About this Website.
In 2010 I photographed an unusual tiny beetle that I found whilst gardening in Chingford, Essex. After some time I was able to identify it as Scymnus interruptus. This sparked an interest in the fascinating, though largely unknown, inconspicuous ladybirds (small and often dull coloured species), that had been ignored in the popular field guides and had no English vernacular names at that time.
My first inconspicuous ladybird 20/08/2010 Chingford, Essex
My recording area is centered around Waltham Abbey and includes the Lee Valley and Epping Forest and borders Hertfordshire, Essex and N. London.
I work as a self-employed gardener and this has helped me find many ladybirds and I soon discovered that checking garden wheelie bins after filling them with hedge prunings was a very useful way of recording otherwise elusive species.
I also started exploring other habitats, although I soon realised how little information was avaliable concerning where and when to look for the species I had yet to find.
The publication of the Ladybird Atlas (2011) was the first opportunity to see all the inconspicuous ladybirds covered and in most cases photographed.
With this and additional internet research it quickly became obvious that whilst some species were well understood, e.g. Meadow and Red Marsh Ladybirds, others were poorly known, e.g. False-spot and Schmidt's Ladybirds. Brett Westwood describes False-spot Ladybird as almost mythical which is an apt description.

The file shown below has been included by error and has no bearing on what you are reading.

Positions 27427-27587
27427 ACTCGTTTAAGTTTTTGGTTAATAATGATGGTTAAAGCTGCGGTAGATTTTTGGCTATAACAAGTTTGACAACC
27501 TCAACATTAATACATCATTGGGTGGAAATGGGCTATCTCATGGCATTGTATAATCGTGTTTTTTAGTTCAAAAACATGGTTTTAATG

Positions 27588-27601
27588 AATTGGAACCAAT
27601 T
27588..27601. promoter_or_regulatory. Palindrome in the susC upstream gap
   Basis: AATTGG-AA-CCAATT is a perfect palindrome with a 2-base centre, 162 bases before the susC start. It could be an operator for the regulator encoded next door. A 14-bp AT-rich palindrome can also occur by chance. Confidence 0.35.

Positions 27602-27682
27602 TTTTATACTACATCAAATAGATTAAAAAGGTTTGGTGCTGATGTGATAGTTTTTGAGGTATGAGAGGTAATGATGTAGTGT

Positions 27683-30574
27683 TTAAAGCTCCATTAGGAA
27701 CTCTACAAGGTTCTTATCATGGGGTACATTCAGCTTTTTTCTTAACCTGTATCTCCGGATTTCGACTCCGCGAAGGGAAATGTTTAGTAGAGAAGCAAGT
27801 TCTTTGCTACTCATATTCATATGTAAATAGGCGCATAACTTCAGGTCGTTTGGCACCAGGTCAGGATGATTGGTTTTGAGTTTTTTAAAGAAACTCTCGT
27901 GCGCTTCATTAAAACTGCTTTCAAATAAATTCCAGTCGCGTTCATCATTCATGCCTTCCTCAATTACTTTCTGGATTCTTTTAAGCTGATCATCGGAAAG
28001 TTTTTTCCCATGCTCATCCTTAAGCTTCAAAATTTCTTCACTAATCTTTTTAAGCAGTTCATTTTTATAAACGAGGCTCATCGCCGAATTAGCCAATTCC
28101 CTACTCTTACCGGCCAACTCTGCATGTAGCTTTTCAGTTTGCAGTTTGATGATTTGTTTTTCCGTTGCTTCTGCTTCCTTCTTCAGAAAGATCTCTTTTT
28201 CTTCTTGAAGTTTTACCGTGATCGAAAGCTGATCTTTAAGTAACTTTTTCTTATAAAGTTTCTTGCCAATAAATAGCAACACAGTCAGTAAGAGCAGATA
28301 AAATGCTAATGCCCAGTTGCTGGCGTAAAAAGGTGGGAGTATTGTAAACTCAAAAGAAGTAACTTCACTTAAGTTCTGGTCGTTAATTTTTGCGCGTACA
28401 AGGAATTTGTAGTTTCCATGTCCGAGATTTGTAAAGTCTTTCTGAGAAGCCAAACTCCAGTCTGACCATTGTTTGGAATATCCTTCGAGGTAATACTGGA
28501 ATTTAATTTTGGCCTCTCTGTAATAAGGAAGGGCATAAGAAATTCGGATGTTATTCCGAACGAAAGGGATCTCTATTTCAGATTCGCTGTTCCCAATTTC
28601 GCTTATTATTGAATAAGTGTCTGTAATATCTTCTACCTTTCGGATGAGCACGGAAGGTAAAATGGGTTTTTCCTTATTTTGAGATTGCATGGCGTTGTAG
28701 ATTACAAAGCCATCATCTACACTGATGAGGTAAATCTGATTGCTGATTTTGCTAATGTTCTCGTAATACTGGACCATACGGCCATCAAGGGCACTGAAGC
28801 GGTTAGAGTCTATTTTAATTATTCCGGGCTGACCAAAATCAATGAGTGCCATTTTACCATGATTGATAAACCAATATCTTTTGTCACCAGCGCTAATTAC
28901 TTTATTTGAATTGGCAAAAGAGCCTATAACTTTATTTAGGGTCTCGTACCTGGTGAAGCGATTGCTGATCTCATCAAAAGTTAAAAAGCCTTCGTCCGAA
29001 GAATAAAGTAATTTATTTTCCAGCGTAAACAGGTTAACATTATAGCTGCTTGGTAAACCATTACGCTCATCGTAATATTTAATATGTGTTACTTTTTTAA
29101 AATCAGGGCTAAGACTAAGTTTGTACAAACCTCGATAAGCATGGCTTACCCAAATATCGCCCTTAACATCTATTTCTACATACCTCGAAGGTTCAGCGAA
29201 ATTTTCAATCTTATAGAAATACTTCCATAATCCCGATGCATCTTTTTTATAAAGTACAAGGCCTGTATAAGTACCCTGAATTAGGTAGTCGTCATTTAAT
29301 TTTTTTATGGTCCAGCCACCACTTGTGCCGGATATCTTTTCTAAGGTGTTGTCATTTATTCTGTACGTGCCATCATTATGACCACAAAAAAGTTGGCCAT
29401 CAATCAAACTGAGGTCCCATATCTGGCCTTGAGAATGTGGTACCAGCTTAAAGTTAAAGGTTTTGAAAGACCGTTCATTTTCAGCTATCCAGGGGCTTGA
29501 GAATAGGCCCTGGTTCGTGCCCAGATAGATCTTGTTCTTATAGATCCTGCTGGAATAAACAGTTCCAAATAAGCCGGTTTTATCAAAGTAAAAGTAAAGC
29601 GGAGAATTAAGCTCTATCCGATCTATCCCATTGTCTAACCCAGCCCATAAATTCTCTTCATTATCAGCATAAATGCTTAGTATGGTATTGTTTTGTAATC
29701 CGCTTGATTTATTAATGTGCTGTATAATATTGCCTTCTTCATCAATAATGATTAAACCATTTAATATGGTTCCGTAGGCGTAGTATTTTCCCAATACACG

This website is intended as a portal for me to share my experiences and thoughts on recording and identifying inconspicuous ladybirds.
The near mythical False-spot Ladybird Canvey Wick, Essex
More recently the publication of the Field Guide to the Ladybirds of Great Britain and Ireland (2018) Roy and Brown, with excellent illustrations by Richard Lewington, has been a large step forward.
It has also highlighted where the gaps in our knowledge are. One of the issues mentioned is the lack of reliable photographs of the inconspicuous ladybirds, so this is something I have tried to address. I have included a series of photographs for the species that I have so far managed to find. A few of my identifications are based on a combination of visual clues and habitat, so these may be classified as speculative, rather than scientific. I have highlighted this in the species accounts and these include Dusky and Bordered Ladybirds.
Presumed Dusky Ladybird Waltham Abbey, Essex
The inconspicuous ladybirds have traditionally been identified by the use of scientific dichotomous keys which require specimens and microscopes.
I have tried to identify as many species as possible using features that are visible to the naked eye, or low level magnification, either using an eye lens or digital macro photography.
Finding a combination of diagnostic features for each species has not proved possible.
However, I think that the majority of species are currently identifiable in the field and it may be possible to find criteria for at least some of the remaining species, as they become better studied.